IE 11 is not supported. For an optimal experience visit our site on another browser.

Kagan under scrutiny for diversity hires

The White House has touted Supreme Court nominee 's tenure as the dean of Harvard Law School, but others view her record there through a different lens: one sorely lacking in racial inclusion.
/ Source: a href="" linktype="External" resizable="true" status="true" scrollbars="true">The Washington Post</a

The White House has touted Supreme Court nominee Elena Kagan's tenure as the dean of Harvard Law School as evidence of her practicality and ability to work across ideological lines. Others view her record there through a different lens: one sorely lacking in racial inclusion.

A chorus of black commentators and civic leaders has begun expressing frustration over Kagan's hiring record as Harvard dean. From 2003 to 2009, 29 faculty members were hired: 28 were white and one was Asian American.

CNN pundit Roland Martin posted a column slamming Kagan's record on diversity as one that a "white Republican U.S. president" would be criticized for. "There would be widespread condemnations of Republicans having no concern for the non-white males in America," he wrote.

Similarly, members of a coalition of black women sent a letter to President Obama on Sunday expressing both their concerns about Kagan, now U.S. solicitor general, and disappointment that a black woman was not chosen for the nation's highest court.

"Our trepidation regarding General Kagan is premised on the lack of a clearly identifiable record on the protection of our nation's civil rights laws," reads the letter, which was signed by Melanie Campbell of the National Coalition on Black Civic Participation, Elise Scott of the Congressional Black Caucus Foundation and 26 others.

The White House has pushed back against the notion that Kagan hasn't been racially sensitive, releasing a set of talking points last week to civil rights lawyers and reporters that provide more context, according to, which first reported the concerns.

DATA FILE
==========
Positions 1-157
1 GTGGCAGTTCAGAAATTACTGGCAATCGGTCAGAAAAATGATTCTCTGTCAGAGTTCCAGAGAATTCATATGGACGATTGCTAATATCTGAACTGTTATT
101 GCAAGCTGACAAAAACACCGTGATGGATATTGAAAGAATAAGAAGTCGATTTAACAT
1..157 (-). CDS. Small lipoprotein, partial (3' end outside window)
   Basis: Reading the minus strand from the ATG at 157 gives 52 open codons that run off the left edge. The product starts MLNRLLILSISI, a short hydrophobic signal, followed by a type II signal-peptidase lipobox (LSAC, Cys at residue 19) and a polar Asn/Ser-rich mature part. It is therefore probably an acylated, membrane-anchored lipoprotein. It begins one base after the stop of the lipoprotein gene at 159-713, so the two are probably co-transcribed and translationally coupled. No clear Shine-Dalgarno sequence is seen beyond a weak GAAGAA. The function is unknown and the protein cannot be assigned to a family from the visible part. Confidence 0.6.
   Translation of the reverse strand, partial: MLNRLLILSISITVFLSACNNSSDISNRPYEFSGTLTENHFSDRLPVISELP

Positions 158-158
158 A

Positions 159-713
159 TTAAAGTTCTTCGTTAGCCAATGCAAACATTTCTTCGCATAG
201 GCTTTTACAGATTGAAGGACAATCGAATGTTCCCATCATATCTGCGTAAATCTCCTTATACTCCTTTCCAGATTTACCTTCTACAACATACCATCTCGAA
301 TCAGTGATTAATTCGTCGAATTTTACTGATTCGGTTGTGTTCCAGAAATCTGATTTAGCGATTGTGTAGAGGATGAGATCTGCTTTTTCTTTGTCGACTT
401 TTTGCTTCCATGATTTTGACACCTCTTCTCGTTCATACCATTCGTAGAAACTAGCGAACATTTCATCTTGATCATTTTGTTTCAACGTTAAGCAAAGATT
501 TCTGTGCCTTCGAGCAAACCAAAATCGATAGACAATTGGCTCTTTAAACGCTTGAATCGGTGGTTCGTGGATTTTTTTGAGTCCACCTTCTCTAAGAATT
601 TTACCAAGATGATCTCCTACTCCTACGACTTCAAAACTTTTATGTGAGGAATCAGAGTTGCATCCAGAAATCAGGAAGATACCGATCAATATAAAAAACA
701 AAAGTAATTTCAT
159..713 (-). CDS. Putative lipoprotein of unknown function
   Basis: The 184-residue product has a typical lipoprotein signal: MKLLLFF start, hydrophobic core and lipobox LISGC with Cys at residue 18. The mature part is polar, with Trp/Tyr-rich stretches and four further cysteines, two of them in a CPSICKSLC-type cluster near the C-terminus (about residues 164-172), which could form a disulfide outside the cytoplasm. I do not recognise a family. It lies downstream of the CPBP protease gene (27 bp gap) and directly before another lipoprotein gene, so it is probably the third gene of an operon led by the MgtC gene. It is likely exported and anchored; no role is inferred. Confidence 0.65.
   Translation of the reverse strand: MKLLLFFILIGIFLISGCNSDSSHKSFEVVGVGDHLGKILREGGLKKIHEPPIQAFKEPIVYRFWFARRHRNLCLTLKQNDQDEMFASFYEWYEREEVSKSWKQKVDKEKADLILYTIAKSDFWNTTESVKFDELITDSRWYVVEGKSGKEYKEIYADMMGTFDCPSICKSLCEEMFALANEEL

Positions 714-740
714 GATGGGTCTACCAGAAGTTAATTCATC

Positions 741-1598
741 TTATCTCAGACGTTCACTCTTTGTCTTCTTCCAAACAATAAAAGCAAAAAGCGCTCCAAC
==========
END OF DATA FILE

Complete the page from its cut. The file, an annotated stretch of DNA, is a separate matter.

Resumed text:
A copy of the memo, obtained by PostPolitics, emphasizes that Kagan did not have the final say in hiring decisions at Harvard, where such decisions are made by a committee. The memo also argues that Kagan made other appointments and promotions that enhanced diversity, including moving two minority professors to tenured positions. Three of the 12 clinical professors hired were minorities.

Harvard Law Prof. Charles Ogletree, who worked with Kagan while she was dean, went further, saying that the raw hiring numbers at the law school provide a skewed picture of her full commitment to diversity. "She reached quite broad and deep in trying to ensure that diverse candidates were in the pool," he said. "There has never been a doubt in my mind about her commitment to diversity."

Justice Department spokeswoman Tracy Schmaler added that as solicitor general Kagan's "hiring record reflects a strong commitment to hiring qualified candidates of all races and genders." According to the department, Kagan's hires since March 2009 have included one white man, three white women, one Asian man and one Indian man.

The debate about Kagan's record began with an April 22 blog posting by Duke University law professor Guy-Uriel Charles, who along with three other law professors -- Anupam Chander at the University of California at Davis, Angela Onwuachi-Willig at the University of Iowa and Luis Fuentes-Rohwer at Indiana University -- sent a letter to the White House questioning Kagan's record on diversity.

"We raised these issues because we think that the question of racial inclusion should still be a priority for this country, because we haven't reached a satisfactory position on that question yet," Charles said in an interview Tuesday. "At the end of the day, one has to take the president's word that he is satisfied that Solicitor General Kagan has the vigorous commitment to racial inclusion that her former boss Thurgood Marshall had."

Part of the frustration, said Sherrilyn Ifill, a law professor at the University of Maryland and blogger at, is the desire to see another African American appointed to the Supreme Court. "We don't feel that the fact that there is one African American on the court should be a factor. There should be no quota."